Jerry J. Siano Sr., 85, of Newtown, who helped lead the advertising agency N.W. Ayer to national prominence, died Tuesday, March 10, of aortic stenosis at his home.
Born and raised in South Philadelphia, Mr. Siano graduated from South Philadelphia High School in 1953. The first in his family to attend college, he was already working at Ayer by the time he graduated from what is now the University of the Arts in 1957.
He began his career working as a designer on high-profile accounts, including United Airlines, Armour Foods, and Whitman’s Chocolates. Two years later, he was promoted to art director.
As he rose through the ranks, Mr. Siano led several famous advertising campaigns, such as AT&T’s “Reach Out and Touch Someone” and De Beers’ “A Diamond is Forever.”
He was also one of the creative minds behind the Army’s “Be All You Can Be” initiative in the 1980s, and he played an integral role in the conception of the Absolut Vodka brand, including the name, bottle design, and “Absolut Perfection” ad campaign.
In a fiercely competitive field where aggressive, buttoned-down executives were the norm, Mr. Siano had a softer touch, more of a “flipping burgers at the backyard barbecue” quality to his leadership at Ayer, according to those who worked for him.
“Advertising isn’t something that reaches millions at a time,” he told the Wall Street Journal. “It’s a one-to-one talk with a real live flesh-and-blood human being.”
In 1981, a campaign for Army recruitment went slightly astray with a faulty headline that read: “Why should the Army be easy, Life isn’t?” It should have read: "Why should the Army be easy? Life isn’t.”
Challenged by Advertising Age magazine on the gaffe, Mr. Siano said: “I console myself with the thought: ‘Why should life in advertising be easy, Eating crow isn’t?’”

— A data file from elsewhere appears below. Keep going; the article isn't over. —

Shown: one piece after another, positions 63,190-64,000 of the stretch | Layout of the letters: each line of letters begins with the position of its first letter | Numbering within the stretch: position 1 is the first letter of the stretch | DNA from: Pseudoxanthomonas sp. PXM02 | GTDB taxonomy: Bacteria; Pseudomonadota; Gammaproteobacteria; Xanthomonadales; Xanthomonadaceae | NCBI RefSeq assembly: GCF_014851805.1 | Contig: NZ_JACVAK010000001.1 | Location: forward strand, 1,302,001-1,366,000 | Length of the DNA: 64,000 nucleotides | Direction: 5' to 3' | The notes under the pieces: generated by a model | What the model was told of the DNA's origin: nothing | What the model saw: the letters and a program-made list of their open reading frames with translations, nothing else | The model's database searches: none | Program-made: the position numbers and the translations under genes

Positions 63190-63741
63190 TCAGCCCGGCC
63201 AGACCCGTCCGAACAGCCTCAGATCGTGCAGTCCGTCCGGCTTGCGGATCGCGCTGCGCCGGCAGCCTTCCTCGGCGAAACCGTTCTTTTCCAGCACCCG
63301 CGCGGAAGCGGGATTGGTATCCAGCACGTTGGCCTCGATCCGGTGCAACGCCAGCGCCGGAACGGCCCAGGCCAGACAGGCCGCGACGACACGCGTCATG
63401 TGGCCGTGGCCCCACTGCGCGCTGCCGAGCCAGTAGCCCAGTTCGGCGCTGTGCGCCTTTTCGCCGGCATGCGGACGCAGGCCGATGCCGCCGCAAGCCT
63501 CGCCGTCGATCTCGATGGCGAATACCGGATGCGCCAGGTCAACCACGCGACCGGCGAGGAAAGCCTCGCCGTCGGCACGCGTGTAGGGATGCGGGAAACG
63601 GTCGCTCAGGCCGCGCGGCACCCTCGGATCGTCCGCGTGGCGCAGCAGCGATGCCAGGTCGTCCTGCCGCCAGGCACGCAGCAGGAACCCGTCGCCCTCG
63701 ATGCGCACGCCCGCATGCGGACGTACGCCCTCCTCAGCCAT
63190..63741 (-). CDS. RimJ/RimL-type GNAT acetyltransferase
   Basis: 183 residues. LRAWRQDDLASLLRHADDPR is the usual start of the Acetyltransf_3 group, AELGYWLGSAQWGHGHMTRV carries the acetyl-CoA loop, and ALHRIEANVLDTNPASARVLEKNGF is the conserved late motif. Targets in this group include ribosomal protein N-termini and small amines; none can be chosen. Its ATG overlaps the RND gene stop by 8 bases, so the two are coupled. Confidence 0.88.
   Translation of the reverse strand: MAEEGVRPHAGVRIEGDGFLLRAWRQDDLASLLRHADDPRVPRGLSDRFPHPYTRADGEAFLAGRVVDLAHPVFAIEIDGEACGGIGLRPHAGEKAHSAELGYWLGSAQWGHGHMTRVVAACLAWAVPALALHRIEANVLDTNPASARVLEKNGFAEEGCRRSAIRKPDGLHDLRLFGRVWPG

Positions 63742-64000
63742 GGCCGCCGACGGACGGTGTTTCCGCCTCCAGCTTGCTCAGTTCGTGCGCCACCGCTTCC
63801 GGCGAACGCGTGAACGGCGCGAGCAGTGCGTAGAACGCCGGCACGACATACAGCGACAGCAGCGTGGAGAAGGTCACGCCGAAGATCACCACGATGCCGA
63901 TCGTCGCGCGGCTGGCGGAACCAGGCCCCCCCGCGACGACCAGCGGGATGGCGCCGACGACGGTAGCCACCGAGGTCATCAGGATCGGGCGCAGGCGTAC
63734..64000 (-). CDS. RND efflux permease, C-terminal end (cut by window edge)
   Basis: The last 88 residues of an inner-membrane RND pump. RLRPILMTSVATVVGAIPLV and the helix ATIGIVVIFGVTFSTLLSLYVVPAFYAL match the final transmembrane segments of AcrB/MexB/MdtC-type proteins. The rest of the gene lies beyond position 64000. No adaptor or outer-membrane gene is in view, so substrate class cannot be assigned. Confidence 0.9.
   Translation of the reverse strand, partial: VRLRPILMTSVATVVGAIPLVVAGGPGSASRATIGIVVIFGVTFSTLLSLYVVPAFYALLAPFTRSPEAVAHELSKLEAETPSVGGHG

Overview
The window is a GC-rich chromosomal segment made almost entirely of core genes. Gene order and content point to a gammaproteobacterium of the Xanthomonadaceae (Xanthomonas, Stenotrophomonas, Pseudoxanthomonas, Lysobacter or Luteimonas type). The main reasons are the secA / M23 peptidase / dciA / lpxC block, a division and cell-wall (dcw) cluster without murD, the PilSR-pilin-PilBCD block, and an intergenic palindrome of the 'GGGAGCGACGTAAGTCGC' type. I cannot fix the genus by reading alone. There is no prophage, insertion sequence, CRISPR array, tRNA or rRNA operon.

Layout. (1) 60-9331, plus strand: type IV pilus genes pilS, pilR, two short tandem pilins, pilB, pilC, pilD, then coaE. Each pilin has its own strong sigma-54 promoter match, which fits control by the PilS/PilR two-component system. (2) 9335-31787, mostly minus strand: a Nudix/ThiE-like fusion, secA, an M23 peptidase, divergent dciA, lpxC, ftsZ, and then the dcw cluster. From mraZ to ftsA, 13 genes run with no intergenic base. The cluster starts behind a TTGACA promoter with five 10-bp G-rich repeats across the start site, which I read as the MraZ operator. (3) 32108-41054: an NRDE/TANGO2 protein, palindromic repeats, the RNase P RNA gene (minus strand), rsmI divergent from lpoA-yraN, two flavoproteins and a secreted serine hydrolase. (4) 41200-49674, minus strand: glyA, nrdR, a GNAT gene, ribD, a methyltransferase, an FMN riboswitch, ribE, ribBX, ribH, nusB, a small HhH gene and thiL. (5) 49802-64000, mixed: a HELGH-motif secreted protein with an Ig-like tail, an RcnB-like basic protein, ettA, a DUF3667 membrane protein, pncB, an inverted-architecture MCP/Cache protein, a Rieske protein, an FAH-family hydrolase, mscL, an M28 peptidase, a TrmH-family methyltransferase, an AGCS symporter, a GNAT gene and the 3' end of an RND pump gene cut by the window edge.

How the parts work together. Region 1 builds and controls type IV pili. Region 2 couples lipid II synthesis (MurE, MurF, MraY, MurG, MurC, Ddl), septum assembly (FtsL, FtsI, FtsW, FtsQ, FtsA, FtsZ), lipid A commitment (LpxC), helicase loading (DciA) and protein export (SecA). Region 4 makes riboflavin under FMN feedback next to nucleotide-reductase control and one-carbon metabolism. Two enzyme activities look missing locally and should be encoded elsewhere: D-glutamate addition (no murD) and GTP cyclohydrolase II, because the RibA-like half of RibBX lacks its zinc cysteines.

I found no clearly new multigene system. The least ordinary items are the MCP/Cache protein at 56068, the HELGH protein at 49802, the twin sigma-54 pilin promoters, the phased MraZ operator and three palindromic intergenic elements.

In 1987, Mr. Siano and another Ayer executive took away the $200 million Burger King account, among the largest accounts in the country, from the J. Walter Thompson Agency. The move was quite a coup, wrote Inquirer business columnist Peter Binzen.
Mr. Siano was named chairman of the agency in 1989, two days after Ayer lost the fickle Burger King account, Binzen wrote. It was the first time someone from the creative side of the company had assumed control. He set improvement in creative work as his prime mission at Ayer.
“I hope to make this a much better-known and exciting company,” Mr. Siano, then 54, told the New York Times.
Mr. Siano left Ayer in 1994 and formed a small Philadelphia-based ad agency with boyhood friend Joseph DiLeonardo. The agency opened in December 1997 in a former hoop skirt factory in Old City.
Amplifier Research, a Souderton maker of electromagnet testing equipment, agreed to an advertising account worth $1.5 million to $2 million a year.
“I was impressed with his marketing know-how, and his wealth of experience with lots of clients in the big leagues,” Dick Rogers, Amplifier’s marketing director, told Binzen.
Mr. Siano met Veronica Irene Dunn in high school. They celebrated 60 years of marriage last September. The couple had four sons, two of whom joined advertising agencies.
“I could tell my dad really loved everything he did,” said Jerry Siano Jr. “Growing up, I saw him pour his soul into raising me and my brothers, as well as his work. He truly had an abundance of passion.”
Mr. Siano was also an artist. He was active in the Senior Artists Initiative, an organization dedicated to artists over 55. He produced large abstract paintings and sculptures of figures hewed from wood.
“When Jerry looked at something, he looked at it from two sides — the artist’s perspective and the advertising perspective. That’s a rare talent,” said Joe Caserta, at one time his creative partner.
Besides his wife and son, Mr. Siano is survived by sons Gregory, Scott, and Joseph; seven grandchildren; a brother; and a sister.
Services were Saturday, March 14, in Newtown.